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Bad experience with a Fort Worth police officer? You now have a chance to talk it out

Bad experience with a Fort Worth police officer? You now have a chance to talk it out
Fort Worth residents who have a rude or unpleasant encounter with a police officer may now get a chance to sit face-to-face with that officer, and could even come out with a new friend in the process.

The city’s Office of the Police Oversight Monitor has started a mediation program to improve community and police relations.

The program started April 1 and is entirely voluntary. It gives residents and an officer a chance to have an open dialogue about a lower-level complaint in the presence of a mediator. It is an alternative to disciplinary or legal action for the officer.

Taylor Davis, the program director, says it provides an opportunity for understanding and empathy between police and the people they serve.

“The community member may not get the result that they want from a complaint regarding rudeness,” Davis said. “But if they’re able to sit down at the table and really feel heard, they may even learn something from that officer and vice versa.”

Why Fort Worth has an Office of the Police Oversight Monitor

The police monitor office was established in 2020 in response to a recommendation from the city’s Race and Culture Task Force 2018 report. It is designed to serve as an impartial check on Fort Worth police.

The office works independently of the Police Department and is responsible for duties that include monitoring internal police investigations, conducting community-police engagement outreach, and auditing body cam footage and use of force reports. The office does not investigate cases or administer disciplinary actions.

The Race and Culture Task Force was created after the 2016 arrest of Jacqueline Craig, who was tackled and arrested by an officer. The charges were dropped after body camera footage was leaked. The footage went viral, and Craig settled a lawsuit against the city for $150,000. Craig died from cancer in September 2023.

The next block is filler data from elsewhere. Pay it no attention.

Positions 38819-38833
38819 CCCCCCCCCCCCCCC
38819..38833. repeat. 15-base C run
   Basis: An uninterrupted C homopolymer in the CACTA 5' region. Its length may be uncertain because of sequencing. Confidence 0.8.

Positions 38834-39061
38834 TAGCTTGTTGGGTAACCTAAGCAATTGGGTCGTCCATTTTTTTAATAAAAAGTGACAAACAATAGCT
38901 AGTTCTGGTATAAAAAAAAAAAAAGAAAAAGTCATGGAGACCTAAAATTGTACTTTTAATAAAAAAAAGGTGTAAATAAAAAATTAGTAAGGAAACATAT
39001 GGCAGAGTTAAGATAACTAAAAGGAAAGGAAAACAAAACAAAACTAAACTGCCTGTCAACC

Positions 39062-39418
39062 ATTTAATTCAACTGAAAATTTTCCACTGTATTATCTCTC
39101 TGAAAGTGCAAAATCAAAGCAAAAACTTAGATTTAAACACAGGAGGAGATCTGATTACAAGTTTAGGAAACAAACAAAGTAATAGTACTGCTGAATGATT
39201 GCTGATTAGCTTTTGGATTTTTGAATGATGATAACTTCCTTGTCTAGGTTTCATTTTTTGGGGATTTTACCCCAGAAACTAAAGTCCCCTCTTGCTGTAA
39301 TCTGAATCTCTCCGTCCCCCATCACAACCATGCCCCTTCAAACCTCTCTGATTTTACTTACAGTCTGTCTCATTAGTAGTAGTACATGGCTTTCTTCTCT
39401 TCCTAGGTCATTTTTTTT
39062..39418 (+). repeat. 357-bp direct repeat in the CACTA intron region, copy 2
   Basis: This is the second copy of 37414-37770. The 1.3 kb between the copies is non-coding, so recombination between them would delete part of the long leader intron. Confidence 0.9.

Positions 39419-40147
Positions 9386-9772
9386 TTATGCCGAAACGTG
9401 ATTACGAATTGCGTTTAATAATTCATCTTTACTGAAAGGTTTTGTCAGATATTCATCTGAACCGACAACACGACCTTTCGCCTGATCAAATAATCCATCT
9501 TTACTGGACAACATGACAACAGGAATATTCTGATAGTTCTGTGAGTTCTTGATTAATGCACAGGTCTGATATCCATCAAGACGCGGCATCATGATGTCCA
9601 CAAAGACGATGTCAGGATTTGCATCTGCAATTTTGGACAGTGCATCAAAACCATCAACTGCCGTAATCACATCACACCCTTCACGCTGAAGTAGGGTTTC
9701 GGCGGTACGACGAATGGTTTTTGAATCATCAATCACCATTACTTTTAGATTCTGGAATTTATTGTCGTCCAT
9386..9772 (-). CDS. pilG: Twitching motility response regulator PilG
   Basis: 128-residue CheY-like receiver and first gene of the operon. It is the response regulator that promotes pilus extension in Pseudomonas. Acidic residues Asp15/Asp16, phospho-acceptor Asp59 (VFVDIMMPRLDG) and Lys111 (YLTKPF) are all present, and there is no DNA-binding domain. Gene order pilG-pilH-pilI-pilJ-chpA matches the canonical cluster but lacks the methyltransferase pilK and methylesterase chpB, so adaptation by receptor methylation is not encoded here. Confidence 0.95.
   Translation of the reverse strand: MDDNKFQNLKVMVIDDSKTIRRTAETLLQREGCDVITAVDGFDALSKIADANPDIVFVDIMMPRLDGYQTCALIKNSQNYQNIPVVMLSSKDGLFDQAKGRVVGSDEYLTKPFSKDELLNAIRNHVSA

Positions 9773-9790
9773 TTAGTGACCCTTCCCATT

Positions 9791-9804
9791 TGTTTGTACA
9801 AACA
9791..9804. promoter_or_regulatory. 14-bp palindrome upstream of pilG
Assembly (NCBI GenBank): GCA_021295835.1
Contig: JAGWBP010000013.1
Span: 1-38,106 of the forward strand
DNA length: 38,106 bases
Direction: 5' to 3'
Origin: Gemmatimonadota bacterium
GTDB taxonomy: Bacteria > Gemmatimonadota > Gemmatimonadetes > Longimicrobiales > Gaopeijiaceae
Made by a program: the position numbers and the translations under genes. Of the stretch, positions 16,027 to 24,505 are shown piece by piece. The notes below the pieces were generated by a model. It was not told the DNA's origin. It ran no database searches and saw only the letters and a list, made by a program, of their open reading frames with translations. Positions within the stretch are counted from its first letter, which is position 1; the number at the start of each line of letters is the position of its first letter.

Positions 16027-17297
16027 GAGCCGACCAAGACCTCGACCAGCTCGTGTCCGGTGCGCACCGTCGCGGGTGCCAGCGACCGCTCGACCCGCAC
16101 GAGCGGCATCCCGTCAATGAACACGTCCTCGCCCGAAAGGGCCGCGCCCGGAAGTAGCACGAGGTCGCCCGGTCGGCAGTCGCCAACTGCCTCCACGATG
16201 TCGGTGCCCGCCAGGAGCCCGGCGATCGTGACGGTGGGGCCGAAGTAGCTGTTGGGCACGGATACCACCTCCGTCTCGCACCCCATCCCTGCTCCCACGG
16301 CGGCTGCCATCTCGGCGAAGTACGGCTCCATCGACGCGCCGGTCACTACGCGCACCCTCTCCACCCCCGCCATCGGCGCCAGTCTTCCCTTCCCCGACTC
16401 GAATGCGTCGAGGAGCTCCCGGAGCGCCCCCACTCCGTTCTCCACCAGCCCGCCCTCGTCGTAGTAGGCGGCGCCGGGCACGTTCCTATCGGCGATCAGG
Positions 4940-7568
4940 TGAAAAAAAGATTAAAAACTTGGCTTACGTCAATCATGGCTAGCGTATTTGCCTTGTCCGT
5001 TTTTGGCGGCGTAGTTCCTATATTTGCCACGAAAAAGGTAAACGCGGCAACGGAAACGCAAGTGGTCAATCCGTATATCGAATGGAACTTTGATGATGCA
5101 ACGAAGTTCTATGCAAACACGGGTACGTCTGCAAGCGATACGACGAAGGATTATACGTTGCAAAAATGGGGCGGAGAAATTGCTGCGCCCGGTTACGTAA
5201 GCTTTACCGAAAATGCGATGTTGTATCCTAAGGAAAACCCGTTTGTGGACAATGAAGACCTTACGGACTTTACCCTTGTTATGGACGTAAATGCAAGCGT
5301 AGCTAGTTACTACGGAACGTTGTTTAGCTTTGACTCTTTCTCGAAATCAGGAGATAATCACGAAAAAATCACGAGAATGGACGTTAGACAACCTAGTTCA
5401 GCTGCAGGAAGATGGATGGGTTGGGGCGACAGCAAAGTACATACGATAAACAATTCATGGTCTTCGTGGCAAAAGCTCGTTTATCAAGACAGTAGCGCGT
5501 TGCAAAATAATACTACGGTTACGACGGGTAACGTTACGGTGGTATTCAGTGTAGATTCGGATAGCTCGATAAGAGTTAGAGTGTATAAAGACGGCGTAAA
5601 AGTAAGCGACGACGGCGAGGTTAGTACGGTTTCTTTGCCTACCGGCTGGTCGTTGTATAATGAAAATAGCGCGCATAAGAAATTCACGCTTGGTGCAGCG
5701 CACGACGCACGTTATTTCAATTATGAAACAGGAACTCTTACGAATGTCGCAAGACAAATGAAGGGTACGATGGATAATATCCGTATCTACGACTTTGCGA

In September 2023, Bonycle Sokunbi became director of the Office of the Police Oversight Monitor. She was previously a prosecutor and a deputy independent police monitor in New Orleans, overseeing misconduct and force investigations.

Sokunbi says she fundamentally believes in accountability, trust and fairness. She wants to make sure that the inner workings of the police department is as transparent as possible.

“A lot of times when we think of police oversight, we only think about the shooting when someone ends up dead,” Sokunbi told the Star Telegram. “Policing happens in tons of ways, so as soon as we get an inkling of something that we’re paying attention to, before the community’s even concerned about an issue, we’re researching, figuring out best practices and providing recommendations that the police department can consider without being under the lights of a crisis.”

Sokunbi says one of the biggest wins so far since she arrived is the mediation program.

Community-Police Mediation Program

The Office of Police Oversight Monitor researched similar programs around the U.S., including in Baltimore and Miami. After gaining support from the community, Fort Worth Police Department, and Fort Worth Police Officers Association, they began to recruit mediators.